The companies that donate more money into a non-profit organization generally gain more control and power over the non-profit organization. For example if IBM donates money into Linux, IBM will be able to make more decisions about the future of linux because the linux organization appreciates and recognizes their large donation. It's a less organized way of being a shareholder, but a non-profit business still acts like a commercial for-profit business - it's just a less organized business, that is all!

We Pay Money For GNU Source Code

Even though the GNU license states that one must not charge money for source code with a GPL license, many businesses donate money into the free software foundation for source code. Many businesses and folks appreciate the source code so much, that they offer a donation into free software foundation. The free software foundation does not receive money for "their server bills". The free software foundation receives money for their source code that they produce.

Let me explain why - let's say that Google or IBM downloads some database/server software that is released under the GNU license. They open up the source code and start hacking away at it, customizing it for their own needs. They then use the software successfully, and decide to pay GNU an honor of respect by making a large donation. IBM and Google are donating into the free software foundation because they appreciate the source code they were given. This is a payment for source code. I heavily doubt that if the free software foundation receives a donation for $10,000.00 into it's paypal account, that they first check whether the donation is for software code, or for server bills.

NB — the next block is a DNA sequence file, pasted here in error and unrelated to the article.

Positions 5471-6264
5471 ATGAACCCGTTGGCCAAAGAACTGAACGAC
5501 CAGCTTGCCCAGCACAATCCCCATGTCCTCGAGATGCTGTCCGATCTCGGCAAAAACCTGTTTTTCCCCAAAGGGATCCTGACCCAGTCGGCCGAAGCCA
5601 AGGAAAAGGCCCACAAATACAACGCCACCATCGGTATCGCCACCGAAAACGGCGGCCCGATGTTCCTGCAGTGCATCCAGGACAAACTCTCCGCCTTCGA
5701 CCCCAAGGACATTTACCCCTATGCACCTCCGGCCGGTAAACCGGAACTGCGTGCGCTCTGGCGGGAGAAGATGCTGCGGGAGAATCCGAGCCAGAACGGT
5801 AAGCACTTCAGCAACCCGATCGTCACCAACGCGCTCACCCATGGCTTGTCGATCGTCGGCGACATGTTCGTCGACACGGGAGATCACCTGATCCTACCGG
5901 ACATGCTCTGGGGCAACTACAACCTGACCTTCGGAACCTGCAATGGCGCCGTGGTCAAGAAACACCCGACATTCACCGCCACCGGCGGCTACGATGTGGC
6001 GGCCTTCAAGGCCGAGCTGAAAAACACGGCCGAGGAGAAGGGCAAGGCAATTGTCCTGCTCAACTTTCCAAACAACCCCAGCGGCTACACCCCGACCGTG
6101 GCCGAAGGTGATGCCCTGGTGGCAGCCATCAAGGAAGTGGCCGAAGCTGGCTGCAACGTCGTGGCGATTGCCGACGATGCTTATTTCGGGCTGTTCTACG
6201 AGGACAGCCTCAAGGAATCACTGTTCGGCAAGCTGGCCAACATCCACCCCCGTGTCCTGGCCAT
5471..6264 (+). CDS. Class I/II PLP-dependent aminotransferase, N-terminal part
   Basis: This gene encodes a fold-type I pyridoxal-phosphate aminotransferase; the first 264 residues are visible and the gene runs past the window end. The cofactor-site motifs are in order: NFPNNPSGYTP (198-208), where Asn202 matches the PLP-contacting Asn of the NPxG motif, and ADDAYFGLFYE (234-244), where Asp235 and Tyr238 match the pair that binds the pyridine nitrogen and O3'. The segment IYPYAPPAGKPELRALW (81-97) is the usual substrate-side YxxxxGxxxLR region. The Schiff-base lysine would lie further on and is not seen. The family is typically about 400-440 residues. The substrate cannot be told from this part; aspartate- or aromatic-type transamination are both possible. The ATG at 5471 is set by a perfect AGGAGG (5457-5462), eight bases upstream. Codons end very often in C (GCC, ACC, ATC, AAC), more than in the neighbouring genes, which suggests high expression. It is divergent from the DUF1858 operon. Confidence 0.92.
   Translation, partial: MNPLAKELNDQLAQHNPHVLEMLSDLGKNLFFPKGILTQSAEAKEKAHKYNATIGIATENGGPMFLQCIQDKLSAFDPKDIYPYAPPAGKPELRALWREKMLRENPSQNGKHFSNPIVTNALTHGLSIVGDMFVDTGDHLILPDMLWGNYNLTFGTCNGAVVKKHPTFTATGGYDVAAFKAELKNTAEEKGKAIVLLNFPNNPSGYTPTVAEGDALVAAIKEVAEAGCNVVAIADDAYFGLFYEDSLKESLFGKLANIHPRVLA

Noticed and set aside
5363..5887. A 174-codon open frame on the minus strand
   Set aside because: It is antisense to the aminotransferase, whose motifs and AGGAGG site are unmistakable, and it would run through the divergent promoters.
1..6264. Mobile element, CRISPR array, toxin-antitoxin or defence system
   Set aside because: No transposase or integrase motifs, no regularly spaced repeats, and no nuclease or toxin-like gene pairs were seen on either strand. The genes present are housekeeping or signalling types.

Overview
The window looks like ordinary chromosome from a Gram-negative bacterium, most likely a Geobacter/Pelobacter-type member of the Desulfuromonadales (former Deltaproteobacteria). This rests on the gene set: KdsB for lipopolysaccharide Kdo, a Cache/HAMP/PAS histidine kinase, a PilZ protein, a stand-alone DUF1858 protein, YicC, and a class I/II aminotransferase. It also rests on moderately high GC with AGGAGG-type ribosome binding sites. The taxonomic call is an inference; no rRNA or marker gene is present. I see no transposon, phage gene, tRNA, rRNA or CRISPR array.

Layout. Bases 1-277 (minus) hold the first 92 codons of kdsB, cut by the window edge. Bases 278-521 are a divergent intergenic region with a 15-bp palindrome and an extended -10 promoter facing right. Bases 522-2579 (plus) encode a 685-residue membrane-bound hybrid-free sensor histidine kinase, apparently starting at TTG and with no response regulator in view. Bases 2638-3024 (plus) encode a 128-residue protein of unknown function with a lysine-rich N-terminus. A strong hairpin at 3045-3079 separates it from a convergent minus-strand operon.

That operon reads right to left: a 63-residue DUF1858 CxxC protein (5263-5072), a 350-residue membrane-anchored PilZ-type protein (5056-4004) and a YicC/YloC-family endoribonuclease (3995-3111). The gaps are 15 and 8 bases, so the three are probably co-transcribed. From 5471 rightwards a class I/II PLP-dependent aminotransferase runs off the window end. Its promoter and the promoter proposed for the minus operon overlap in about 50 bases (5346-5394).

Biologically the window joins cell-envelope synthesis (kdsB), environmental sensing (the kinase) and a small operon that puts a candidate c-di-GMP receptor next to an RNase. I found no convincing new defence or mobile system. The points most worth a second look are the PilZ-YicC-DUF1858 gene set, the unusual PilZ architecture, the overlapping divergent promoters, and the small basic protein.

Whether google, ibm, or other companies that donate into free software foundation (and other non-profit organizations) are reimbursing for software code, or server bills - isn't it a reimbursment for software code, in the end?

No matter which way you look at it - making a donation into a software organization is paying money for source code one way or another. Somehow, you've got to reimburse those people who offered the source for free, whether it is directly paying them by purchasing shareware, or by making a donation! Buying shareware and making a donation into a free software (non-shareware) organization is essentially the same thing - just that the shareware is a more organized business than a free software business. But they are both commercial businesses in the end.

The line is very murky - some people decide to draw a steady and solid line. I don't. I see right through the murky line. I know who is reimbursing who for what.

Am I against GNU and Wikipedia? Well not so much wikipedia, I think it's a great idea to have a structured system of source code and articles. It's great to have open code to tap into, and open articles to tap into. I just think the public message that these organizations display are incorrect. Part of the problem is that some people aren't intelligent enough to understand why freedom of speech is so directly related to freedom of cost - it's not all our fault, we are all Pargent. See the GNG Website for info about why GNU and GPL are a load of horse shit.

I don't think the owners of wikipedia and GNU intentionally went out to try and harm us and lie to us by displaying all these ridiculous public freedom and non for profit advertisments. I think they just haven't quite understood or thought long enough about the deep relations between cost and speech.